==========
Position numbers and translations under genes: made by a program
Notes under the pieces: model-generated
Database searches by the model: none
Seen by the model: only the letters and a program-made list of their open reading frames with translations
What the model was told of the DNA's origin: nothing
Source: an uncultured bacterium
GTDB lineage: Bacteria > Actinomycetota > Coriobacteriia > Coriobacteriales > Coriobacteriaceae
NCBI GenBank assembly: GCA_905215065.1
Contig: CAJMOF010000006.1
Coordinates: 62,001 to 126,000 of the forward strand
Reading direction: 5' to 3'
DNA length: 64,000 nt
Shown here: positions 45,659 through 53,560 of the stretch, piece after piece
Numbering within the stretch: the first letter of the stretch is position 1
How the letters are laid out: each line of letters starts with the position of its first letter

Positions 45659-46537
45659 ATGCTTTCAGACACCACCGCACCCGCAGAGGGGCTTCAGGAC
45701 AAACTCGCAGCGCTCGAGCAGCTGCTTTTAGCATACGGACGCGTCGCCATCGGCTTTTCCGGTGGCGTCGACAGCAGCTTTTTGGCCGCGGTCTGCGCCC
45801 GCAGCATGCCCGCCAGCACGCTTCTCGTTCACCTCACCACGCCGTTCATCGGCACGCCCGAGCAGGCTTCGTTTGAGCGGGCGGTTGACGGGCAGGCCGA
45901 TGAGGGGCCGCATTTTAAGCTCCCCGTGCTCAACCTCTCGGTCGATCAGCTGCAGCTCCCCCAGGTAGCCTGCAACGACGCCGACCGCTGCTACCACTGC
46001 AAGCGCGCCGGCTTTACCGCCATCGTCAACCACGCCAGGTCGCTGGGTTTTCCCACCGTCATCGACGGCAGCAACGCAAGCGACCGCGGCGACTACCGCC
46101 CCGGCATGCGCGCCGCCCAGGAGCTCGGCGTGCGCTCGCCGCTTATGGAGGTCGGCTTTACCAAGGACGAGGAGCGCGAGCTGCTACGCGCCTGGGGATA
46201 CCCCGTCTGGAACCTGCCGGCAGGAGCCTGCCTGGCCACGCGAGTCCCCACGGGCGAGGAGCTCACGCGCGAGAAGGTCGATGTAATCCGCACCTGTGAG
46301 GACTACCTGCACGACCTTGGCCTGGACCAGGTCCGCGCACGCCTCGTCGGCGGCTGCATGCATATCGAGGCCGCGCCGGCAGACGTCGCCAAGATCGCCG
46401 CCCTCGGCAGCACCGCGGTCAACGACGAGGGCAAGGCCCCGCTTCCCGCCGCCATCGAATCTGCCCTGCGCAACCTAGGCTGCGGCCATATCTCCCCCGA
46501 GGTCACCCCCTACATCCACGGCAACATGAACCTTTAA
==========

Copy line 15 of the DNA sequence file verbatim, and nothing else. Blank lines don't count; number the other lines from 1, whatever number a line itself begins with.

How the letters are laid out: each line of letters starts with the position of its first letter